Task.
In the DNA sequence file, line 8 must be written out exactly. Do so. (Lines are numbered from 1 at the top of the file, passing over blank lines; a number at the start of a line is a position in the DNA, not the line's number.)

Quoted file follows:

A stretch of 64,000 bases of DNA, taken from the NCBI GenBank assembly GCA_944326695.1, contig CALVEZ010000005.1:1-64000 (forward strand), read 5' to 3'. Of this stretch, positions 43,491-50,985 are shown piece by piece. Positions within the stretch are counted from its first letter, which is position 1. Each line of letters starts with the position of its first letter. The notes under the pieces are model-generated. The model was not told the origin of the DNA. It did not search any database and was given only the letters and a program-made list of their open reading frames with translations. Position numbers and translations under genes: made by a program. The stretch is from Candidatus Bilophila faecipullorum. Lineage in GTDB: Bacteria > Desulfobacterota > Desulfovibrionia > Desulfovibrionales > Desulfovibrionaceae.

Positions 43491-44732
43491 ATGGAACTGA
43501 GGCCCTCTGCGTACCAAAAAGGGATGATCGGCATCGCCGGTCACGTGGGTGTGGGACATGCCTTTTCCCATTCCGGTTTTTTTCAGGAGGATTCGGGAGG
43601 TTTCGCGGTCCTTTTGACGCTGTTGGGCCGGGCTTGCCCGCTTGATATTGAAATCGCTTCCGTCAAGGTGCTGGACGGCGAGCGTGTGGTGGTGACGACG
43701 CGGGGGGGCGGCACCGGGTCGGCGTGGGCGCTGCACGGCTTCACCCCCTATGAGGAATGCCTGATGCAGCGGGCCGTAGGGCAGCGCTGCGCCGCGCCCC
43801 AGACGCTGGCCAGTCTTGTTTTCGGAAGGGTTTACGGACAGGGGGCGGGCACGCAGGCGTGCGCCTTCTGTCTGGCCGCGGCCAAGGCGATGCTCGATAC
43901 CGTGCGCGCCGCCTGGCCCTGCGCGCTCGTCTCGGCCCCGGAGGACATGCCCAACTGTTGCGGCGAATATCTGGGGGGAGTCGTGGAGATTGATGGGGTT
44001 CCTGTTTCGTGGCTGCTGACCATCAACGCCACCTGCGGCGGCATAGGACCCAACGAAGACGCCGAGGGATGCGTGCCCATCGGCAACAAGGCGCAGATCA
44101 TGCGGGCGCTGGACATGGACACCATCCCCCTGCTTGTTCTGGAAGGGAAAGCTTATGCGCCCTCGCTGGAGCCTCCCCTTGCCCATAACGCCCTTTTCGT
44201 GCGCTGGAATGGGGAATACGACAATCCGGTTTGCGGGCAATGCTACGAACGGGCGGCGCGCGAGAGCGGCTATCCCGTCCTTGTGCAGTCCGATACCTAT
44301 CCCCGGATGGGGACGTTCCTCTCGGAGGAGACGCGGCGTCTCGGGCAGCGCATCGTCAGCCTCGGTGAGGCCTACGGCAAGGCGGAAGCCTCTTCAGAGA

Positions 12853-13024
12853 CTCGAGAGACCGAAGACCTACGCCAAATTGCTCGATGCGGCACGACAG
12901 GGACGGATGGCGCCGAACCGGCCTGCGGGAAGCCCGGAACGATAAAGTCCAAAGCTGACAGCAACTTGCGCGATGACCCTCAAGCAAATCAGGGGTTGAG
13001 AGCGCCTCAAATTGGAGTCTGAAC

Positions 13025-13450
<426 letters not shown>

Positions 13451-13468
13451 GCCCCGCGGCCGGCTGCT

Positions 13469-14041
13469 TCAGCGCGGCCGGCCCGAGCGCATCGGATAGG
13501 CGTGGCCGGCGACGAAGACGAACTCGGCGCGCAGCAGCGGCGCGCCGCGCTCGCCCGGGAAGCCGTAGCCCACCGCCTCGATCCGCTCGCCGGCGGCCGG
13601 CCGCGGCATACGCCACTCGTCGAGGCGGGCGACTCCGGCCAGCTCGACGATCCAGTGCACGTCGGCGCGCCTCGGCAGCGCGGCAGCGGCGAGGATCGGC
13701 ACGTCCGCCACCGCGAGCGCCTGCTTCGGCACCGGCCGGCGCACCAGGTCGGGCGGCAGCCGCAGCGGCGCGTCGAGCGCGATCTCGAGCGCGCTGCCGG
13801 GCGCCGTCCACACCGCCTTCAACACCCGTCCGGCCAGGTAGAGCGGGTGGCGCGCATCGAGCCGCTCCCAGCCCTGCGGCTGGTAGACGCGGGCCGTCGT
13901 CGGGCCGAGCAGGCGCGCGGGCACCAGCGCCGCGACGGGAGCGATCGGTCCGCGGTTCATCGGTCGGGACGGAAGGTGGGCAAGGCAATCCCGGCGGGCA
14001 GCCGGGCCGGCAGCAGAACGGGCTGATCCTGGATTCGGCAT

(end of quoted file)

43901 CGTGCGCGCCGCCTGGCCCTGCGCGCTCGTCTCGGCCCCGGAGGACATGCCCAACTGTTGCGGCGAATATCTGGGGGGAGTCGTGGAGATTGATGGGGTT